root@primary> config -t my_table -s table.replication.target.peer=$peer_table_id Finally, we can enable replication on this table. root@primary> config -t my_table -s table.replication=true 12.8. Extra considerations for use While this feature is intended for general-purpose use, its implementation does carry some baggage. Like any software, replication is a feature that operates well within some set of use cases but is not meant to support all use cases. For the benefit of the users, we can enumerate these cases. 12.8.1. Latency As previously mentioned, the replication feature uses the Write-Ahead Log files for a number of reasons, one of which is to prevent the need for data to be written to RFiles before it is available to be replicated. While this can help reduce the latency for a batch of Mutations that have been written to Accumulo, the latency is at least seconds to tens of seconds for replication once ingest is active. For a table which replication has just been enabled on, this is likely to take a few minutes before replication will begin. Once ingest is active and flowing into the system at a regular rate, replication should be occurring at a similar rate, given sufficient computing resources. Replication attempts to copy data at a rate that is to be considered low latency but is not a replacement for custom indexing code which can ensure near real-time referential integrity on secondary indexes. 12.8.2. Table-Configured Iterators Accumulo Iterators tend to be a heavy hammer which can be used to solve a variety of problems. In general, it is highly recommended that Iterators which are applied at major compaction time are both idempotent and associative due to the non-determinism in which some set of files for a Tablet might be compacted. In practice, this translates to common patterns, such as aggregation, which are implemented in a manner resilient to duplication (such as using a Set instead of a List). Due to the asynchronous nature of replication and the expectation that hardware failures and network partitions will exist, it is generally not recommended to not configure replication on a table which has Iterators set which are not idempotent. While the replication implementation can make some simple assertions to try to avoid re-replication of data, it is not presently guaranteed that all data will only be sent to a peer once. Data will be replicated at least once. Typically, this is not a problem as the VersioningIterator will automaticaly deduplicate this over-replication because they will have the same timestamp; however, certain Combiners may result in inaccurate aggregations. As a concrete example, consider a table which has the SummingCombiner configured to sum all values for multiple versions of the same Key. For some key, consider a set of numeric values that are written to a table on the primary: [1, 2, 3]. On the primary, all of these are successfully written and thus the current value for the given key would be 6, (1 + 2 + 3). Consider, however, that each of these updates to the peer were done independently (because other data was also included in the write-ahead log that needed to be replicated). The update with a value of 1 was successfully replicated, and then we attempted to replicate the update with a value of 2 but the remote server never responded. The primary does not know whether the update with a value of 2 was actually applied or not, so the only recourse is to re-send the update. After we receive confirmation that the update with a value of 2 was replicated, we will then replicate the update with 3. If the peer did never apply the first update of 2, the summation is accurate. If the update was applied but the acknowledgement was lost for some reason (system failure, network partition), the update will be resent to the peer. Because addition is non-idempotent, we have created an inconsistency between the primary and peer. As such, the SummingCombiner wouldn’t be recommended on a table being replicated. While there are changes that could be made to the replication implementation which could attempt to mitigate this risk, presently, it is not recommended to configure Iterators or Combiners which are not idempotent to support cases where inaccuracy of aggregations is not acceptable. 12.8.3. Duplicate Keys In Accumulo, when more than one key exists that are exactly the same, keys that are equal down to the timestamp, the retained value is non-deterministic. Replication introduces another level of non-determinism in this case. For a table that is being replicated and has multiple equal keys with different values inserted into it, the final value in that table on the primary instance is not guaranteed to be the final value on all replicas. For example, say the values that were inserted on the primary instance were value1 and value2 and the final value was value1, it is not guaranteed that all replicas will have value1 like the primary. The final value is non-deterministic for each instance. As is the recommendation without replication enabled, if multiple values for the same key (sans timestamp) are written to Accumulo, it is strongly recommended that the value in the timestamp properly reflects the intended version by the client. That is to say, newer values inserted into the table should have larger timestamps. If the time between writing updates to the same key is significant (order minutes), this concern can likely be ignored. 12.8.4. Bulk Imports Currently, files that are bulk imported into a table configured for replication are not replicated. There is no technical reason why it was not implemented, it was simply omitted from the initial implementation. This is considered a fair limitation because bulk importing generated files multiple locations is much simpler than bifurcating "live" ingest data into two instances. Given some existing bulk import process which creates files and them imports them into an Accumulo instance, it is trivial to copy those files to a new HDFS instance and import them into another Accumulo instance using the same process. Hadoop’s distcp command provides an easy way to copy large amounts of data to another HDFS instance which makes the problem of duplicating bulk imports very easy to solve. 13. Implementation Details 13.1. Fault-Tolerant Executor (FATE) Accumulo must implement a number of distributed, multi-step operations to support the client API. Creating a new table is a simple example of an atomic client call which requires multiple steps in the implementation: get a unique table ID, configure default table permissions, populate information in ZooKeeper to record the table’s existence, create directories in HDFS for the table’s data, etc. Implementing these steps in a way that is tolerant to node failure and other concurrent operations is very difficult to achieve. Accumulo includes a Fault-Tolerant Executor (FATE) which is widely used server-side to implement the client API safely and correctly. FATE is the implementation detail which ensures that tables in creation when the Master dies will be successfully created when another Master process is started. This alleviates the need for any external tools to correct some bad state — Accumulo can undo the failure and self-heal without any external intervention. 13.2. Overview FATE consists of two primary components: a repeatable, persisted operation (REPO), a storage layer for REPOs and an execution system to run REPOs. Accumulo uses ZooKeeper as the storage layer for FATE and the Accumulo Master acts as the execution system to run REPOs. The important characteristic of REPOs are that they implemented in a way that is idempotent: every operation must be able to undo or replay a partial execution of itself. Requiring the implementation of the operation to support this functional greatly simplifies the execution of these operations. This property is also what guarantees safety in light of failure conditions. 13.3. Administration Sometimes, it is useful to inspect the current FATE operations, both pending and executing. For example, a command that is not completing could be blocked on the execution of another operation. Accumulo provides an Accumulo shell command to interact with fate. The fate shell command accepts a number of arguments for different functionality: list/print, fail, delete. 13.3.1. List/Print Without any additional arguments, this command will print all operations that still exist in the FATE store (ZooKeeper). This will include active, pending, and completed operations (completed operations are lazily removed from the store). Each operation includes a unique "transaction ID", the state of the operation (e.g. NEW, IN_PROGRESS, FAILED), any locks the transaction actively holds and any locks it is waiting to acquire. This option can also accept transaction IDs which will restrict the list of transactions shown. 13.3.2. Fail This command can be used to manually fail a FATE transaction and requires a transaction ID as an argument. Failing an operation is not a normal procedure and should only be performed by an administrator who understands the implications of why they are failing the operation. 13.3.3. Delete This command requires a transaction ID and will delete any locks that the transaction holds. Like the fail command, this command should only be used in extreme circumstances by an administrator that understands the implications of the command they are about to invoke. It is not normal to invoke this command. 14. SSL Accumulo, through Thrift’s TSSLTransport, provides the ability to encrypt wire communication between Accumulo servers and clients using secure sockets layer (SSL). SSL certifcates signed by the same certificate authority control the "circle of trust" in which a secure connection can be established. Typically, each host running Accumulo processes would be given a certificate which identifies itself. Clients can optionally also be given a certificate, when client-auth is enabled, which prevents unwanted clients from accessing the system. The SSL integration presently provides no authentication support within Accumulo (an Accumulo username and password are still required) and is only used to establish a means for secure communication. 14.1. Server configuration As previously mentioned, the circle of trust is established by the certificate authority which created the certificates in use. Because of the tight coupling of certificate generation with an organization’s policies, Accumulo does not provide a method in which to automatically create the necessary SSL components. Administrators without existing infrastructure built on SSL are encourage to use OpenSSL and the keytool command. An example of these commands are included in a section below. Accumulo servers require a certificate and keystore, in the form of Java KeyStores, to enable SSL. The following configuration assumes these files already exist. In $ACCUMULO_CONF_DIR/accumulo-site.xml, the following properties are required:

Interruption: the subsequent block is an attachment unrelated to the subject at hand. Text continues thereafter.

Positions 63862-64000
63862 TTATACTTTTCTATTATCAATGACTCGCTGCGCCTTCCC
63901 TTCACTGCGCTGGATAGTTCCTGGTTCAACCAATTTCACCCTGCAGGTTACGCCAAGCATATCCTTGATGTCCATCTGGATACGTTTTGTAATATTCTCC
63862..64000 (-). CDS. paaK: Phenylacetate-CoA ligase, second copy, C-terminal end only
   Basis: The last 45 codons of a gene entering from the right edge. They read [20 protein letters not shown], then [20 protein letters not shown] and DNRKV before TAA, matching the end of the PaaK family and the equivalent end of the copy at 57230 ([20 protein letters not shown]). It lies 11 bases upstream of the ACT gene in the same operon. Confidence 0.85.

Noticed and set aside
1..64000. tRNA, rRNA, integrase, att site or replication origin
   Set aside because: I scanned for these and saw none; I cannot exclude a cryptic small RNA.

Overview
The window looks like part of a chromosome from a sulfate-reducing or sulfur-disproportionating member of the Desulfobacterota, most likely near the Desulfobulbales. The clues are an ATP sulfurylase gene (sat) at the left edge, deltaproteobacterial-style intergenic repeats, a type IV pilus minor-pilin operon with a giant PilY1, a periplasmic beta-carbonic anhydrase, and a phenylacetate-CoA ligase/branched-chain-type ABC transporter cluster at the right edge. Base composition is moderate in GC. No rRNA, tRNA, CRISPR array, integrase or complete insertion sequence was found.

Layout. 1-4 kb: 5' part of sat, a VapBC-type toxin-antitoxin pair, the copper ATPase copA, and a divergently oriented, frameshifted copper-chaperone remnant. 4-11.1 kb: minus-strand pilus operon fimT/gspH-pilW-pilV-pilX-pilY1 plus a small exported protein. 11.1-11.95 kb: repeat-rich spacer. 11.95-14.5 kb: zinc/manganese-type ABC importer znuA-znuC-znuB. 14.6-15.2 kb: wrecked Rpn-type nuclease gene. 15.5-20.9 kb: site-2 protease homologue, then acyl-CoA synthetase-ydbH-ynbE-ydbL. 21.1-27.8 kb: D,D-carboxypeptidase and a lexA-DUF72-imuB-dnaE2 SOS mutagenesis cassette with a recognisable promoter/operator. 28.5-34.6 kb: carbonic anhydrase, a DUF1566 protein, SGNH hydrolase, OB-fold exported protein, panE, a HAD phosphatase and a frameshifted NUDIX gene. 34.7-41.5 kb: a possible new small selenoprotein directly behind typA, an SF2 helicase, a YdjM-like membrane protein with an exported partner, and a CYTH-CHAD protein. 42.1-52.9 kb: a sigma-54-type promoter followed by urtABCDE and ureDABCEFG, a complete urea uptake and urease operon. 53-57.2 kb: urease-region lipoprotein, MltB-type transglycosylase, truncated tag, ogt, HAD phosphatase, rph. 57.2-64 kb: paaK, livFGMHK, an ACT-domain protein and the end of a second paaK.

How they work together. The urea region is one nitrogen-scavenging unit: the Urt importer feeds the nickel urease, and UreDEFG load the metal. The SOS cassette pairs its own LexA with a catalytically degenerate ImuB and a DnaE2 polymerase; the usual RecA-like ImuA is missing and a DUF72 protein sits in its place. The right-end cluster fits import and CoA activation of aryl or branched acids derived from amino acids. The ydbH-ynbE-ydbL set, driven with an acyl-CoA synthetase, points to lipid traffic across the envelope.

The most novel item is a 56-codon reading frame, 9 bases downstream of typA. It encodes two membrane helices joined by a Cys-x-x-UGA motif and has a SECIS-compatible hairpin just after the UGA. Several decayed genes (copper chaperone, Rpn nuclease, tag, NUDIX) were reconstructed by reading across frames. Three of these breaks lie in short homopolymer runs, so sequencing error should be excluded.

• rpc.javax.net.ssl.keyStore=The path on the local filesystem to the keystore containing the server’s certificate